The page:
This is a relatively new subject area for this kind of data, so we don’t currently have very much information to display or analyse yet. Gaming is a growing industry, and if it continues to grow we should see the rather high unemployment rate coming down over the next few years. Much the most common jobs for graduates who do get work after six months are in programming roles - but as things stand, be aware that jobs in the field are very competitive and personal contacts - either through family, friends or via specialist employment agencies - are a crucial way into the industry so be prepared to talk as well as code!

What about your long term prospects?

Looking further ahead, below is a rough guide for what graduates went on to earn.

Computer games programming

The graph shows median earnings of graduates who achieved a degree in this subject area one, three and five years after graduating from here.

£17k

£17k

£21k

£21k

£26k

£26k

Note: this data only looks at employees (and not those who are self-employed or also studying) and covers a broad sample of graduates and the various paths they've taken, which might not always be a direct result of their degree.

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This is the percentage of applicants to this course who received an offer last year, through Ucas.

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This is what the university has told Ucas about the course. Use it to get a quick idea about what makes it unique compared to similar courses, elsewhere.

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Course location and department:

This is what the university has told Ucas about the course. Use it to get a quick idea about what makes it unique compared to similar courses, elsewhere.

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Teaching Excellence Framework (TEF):

We've received this information from the Department for Education, via Ucas. This is how the university as a whole has been rated for its quality of teaching: gold silver or bronze. Note, not all universities have taken part in the TEF.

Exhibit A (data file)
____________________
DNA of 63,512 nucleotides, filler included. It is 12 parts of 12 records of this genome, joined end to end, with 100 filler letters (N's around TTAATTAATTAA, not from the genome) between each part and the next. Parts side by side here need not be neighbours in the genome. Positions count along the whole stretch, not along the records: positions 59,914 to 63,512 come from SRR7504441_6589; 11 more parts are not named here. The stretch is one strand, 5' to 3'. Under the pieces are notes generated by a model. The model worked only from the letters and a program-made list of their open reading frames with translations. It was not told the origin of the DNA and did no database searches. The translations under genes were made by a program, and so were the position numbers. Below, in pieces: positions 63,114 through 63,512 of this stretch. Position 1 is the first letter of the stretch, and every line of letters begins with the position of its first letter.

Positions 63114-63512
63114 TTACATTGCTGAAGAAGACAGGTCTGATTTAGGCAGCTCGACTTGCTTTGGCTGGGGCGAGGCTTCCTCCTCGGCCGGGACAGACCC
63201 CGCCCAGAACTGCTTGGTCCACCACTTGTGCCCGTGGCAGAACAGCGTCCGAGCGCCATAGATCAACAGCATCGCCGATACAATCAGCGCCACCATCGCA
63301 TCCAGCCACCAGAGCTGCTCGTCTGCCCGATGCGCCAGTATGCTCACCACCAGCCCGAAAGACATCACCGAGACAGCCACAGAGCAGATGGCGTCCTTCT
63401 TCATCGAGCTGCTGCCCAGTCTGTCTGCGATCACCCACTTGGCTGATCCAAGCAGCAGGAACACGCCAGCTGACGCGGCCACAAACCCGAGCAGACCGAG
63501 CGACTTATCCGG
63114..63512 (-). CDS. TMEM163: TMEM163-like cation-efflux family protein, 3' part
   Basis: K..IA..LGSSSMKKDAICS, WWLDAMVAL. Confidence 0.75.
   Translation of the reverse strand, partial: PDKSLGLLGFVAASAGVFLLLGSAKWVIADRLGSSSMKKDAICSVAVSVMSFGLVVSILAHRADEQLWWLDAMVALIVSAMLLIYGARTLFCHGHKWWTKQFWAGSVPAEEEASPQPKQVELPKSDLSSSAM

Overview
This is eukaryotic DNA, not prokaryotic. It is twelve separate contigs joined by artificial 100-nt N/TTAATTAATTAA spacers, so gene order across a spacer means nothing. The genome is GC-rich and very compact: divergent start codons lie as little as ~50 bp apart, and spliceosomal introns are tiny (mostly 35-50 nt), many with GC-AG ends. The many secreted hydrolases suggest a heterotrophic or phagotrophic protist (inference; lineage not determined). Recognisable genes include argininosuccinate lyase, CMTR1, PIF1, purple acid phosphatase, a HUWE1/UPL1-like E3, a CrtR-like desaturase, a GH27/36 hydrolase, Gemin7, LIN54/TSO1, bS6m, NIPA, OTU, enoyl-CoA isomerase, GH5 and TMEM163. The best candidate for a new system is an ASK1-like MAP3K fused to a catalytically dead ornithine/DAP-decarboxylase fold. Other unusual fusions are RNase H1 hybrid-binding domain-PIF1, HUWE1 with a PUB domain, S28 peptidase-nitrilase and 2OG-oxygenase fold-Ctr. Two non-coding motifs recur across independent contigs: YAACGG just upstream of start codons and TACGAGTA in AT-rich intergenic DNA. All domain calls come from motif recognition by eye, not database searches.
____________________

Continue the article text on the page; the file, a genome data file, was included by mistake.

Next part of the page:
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This information comes from the National Student Survey, an annual student survey of final-year students. You can use this to see how satisfied students studying this subject area at this university, are (not the individual course).

We calculate a mean rating of all responses to indicate whether this is high, medium or low compared to the same subject area at other universities.

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This information is from the Higher Education Statistics Agency (HESA).

You can use this to get an idea of who you might share a lecture with and how they progressed in this subject, here. It's also worth comparing typical A-level subjects and grades students achieved with the current course entry requirements; similarities or differences here could indicate how flexible (or not) a university might be.

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Post-six month graduation stats:

This is from the Destinations of Leavers from Higher Education Survey, based on responses from graduates who studied the same subject area here.

It offers a snapshot of what grads went on to do six months later, what they were earning on average, and whether they felt their degree helped them obtain a 'graduate role'. We calculate a mean rating to indicate if this is high, medium or low compared to other universities.

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Graduate field commentary:

The Higher Education Careers Services Unit have provided some further context for all graduates in this subject area, including details that numbers alone might not show

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The Longitudinal Educational Outcomes dataset combines HRMC earnings data with student records from the Higher Education Statistics Agency.

While there are lots of factors at play when it comes to your future earnings, use this as a rough timeline of what graduates in this subject area were earning on average one, three and five years later. Can you see a steady increase in salary, or did grads need some experience under their belt before seeing a nice bump up in their pay packet?